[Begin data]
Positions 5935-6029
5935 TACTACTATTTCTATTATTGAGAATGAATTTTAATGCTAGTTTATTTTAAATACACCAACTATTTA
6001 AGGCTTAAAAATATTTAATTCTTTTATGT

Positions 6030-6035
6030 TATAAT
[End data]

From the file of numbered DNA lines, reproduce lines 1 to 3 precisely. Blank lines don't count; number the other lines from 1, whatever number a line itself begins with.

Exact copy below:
Positions 5935-6029
5935 TACTACTATTTCTATTATTGAGAATGAATTTTAATGCTAGTTTATTTTAAATACACCAACTATTTA
6001 AGGCTTAAAAATATTTAATTCTTTTATGT